m a n y a u t h o r s h a v e w r i t t e n sundry books and reports in
which they disclose the new and strange things that have been discovered in
the New World and the West Indies and the deeds and adventures of the
Spaniards who conquered and settled those lands. But hitherto I have seen
no author who deals with the causes and reasons for those new things and
natural wonders, nor has any made a discourse and investigation of these
matters; nor have I encountered any book whose matter consists of the deeds
and history of those same ancient Indians and natural inhabitants of the New
Indeed, both of these things are of no small di≈culty. The first,
because it deals with natural phenomena that fall outside the philosophy
1. A summary of Acosta’s precursors in New World literature provides a mark by which to measure his partic-
ular contribution among the ‘‘sundry books and reports.’’ By the publication date of Acosta’s Historia natural y
moral de las Indias, numerous scholars had taken pen to paper in a quest to define some aspect of the New
World experience for a European audience. The first writings came from early explorations in the Caribbean,
namely, the letters and journals of Christopher Columbus; the first study of the native peoples by Fray Ramón
Pané, An Account of the Antiquities of the Indians; and Fray Bartolomé de Las Casas’s famous polemic The
Destruction of the Indies. Then came the heroic tales of conquest on the mainlands of Mexico and Peru from the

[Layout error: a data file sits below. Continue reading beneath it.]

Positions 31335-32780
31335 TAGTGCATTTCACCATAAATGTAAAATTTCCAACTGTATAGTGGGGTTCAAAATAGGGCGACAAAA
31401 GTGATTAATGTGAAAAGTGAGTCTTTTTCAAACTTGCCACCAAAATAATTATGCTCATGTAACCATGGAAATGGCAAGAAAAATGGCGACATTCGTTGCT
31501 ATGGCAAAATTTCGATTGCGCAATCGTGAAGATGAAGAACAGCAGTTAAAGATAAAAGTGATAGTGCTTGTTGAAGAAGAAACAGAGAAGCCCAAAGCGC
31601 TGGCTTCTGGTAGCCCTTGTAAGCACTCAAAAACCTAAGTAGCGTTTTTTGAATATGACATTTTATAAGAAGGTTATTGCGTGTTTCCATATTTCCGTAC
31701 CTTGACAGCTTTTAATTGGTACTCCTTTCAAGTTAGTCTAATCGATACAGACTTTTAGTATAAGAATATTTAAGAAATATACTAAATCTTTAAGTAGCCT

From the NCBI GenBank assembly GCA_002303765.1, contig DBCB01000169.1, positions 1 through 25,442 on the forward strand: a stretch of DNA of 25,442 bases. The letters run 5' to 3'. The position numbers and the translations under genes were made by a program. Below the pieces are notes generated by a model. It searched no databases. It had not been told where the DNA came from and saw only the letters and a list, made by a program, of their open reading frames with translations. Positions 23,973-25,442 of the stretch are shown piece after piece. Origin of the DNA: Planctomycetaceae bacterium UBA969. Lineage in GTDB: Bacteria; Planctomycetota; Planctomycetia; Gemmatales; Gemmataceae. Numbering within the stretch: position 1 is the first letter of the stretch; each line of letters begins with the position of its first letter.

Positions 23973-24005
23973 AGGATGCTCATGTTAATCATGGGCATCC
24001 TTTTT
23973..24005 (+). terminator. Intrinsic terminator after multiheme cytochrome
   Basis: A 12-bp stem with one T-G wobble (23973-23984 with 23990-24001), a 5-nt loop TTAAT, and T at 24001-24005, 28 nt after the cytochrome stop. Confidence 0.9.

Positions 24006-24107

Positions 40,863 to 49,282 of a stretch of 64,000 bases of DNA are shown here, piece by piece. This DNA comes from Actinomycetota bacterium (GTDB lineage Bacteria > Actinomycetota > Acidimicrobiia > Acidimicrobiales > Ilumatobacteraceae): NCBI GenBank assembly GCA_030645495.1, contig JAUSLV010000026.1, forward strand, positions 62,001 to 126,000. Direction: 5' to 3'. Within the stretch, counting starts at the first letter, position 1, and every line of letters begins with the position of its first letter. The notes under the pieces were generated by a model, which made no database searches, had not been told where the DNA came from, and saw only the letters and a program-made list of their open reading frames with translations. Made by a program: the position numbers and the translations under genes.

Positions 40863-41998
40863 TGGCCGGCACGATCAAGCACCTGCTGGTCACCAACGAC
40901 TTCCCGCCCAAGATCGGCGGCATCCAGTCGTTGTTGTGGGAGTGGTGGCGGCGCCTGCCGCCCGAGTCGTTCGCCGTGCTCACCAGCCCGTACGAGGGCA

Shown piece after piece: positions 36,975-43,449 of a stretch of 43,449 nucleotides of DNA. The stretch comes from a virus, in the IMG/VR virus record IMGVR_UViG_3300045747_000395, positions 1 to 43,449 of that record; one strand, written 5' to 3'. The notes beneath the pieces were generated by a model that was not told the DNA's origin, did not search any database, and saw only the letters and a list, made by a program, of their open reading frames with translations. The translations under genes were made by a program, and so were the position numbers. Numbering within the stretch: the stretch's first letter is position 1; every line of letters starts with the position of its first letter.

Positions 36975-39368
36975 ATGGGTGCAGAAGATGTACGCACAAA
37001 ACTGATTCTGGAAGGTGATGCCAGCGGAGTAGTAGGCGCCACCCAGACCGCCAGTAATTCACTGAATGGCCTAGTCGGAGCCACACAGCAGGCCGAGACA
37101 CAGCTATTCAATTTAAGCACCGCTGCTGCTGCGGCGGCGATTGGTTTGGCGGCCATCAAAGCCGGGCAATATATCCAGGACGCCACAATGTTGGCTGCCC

perspective of conquerors like Hernán Cortés and foot soldiers like Bernal Díaz del Castillo and Francisco
Jérez. By the mid–sixteenth century, when abuse and disease threatened the native population, a group of
missionaries in New Spain created a corpus of ethnographic and linguistic studies that preserved histories of
native Mexican culture. The most famous of these early Indies ethnohistorians is the Franciscan friar Bernar-
dino de Sahagún, who, along with native elites, compiled an encyclopedic study of Aztec culture entitled The
General History of the Things of New Spain, also known as The Florentine Codex. In Peru during the same period
some of the most detailed reports of native history and customs, including Pedro Sarmiento de Gamboa’s
Historia Indica and Juan de Betanzos’s Narrative of the Incas, were written at the behest of the Crown.
Scholars who have examined indigenous influence on the production of history in this era include, for the
Andes, Sabine MacCormack, Religion in the Andes: Vision and Imagination in Early Colonial Peru (Princeton:
Princeton University Press, 1991); and Frank Salomon, ‘‘Chronicles of the Impossible: Notes on Three
Peruvian Indigenous Historians,’’ in From Oral to Written Expression: Native Andean Chronicles of the Early
Colonial Period, edited by Rolena Adorno (Syracuse: Maxwell School of Citizenship and Public A√airs,
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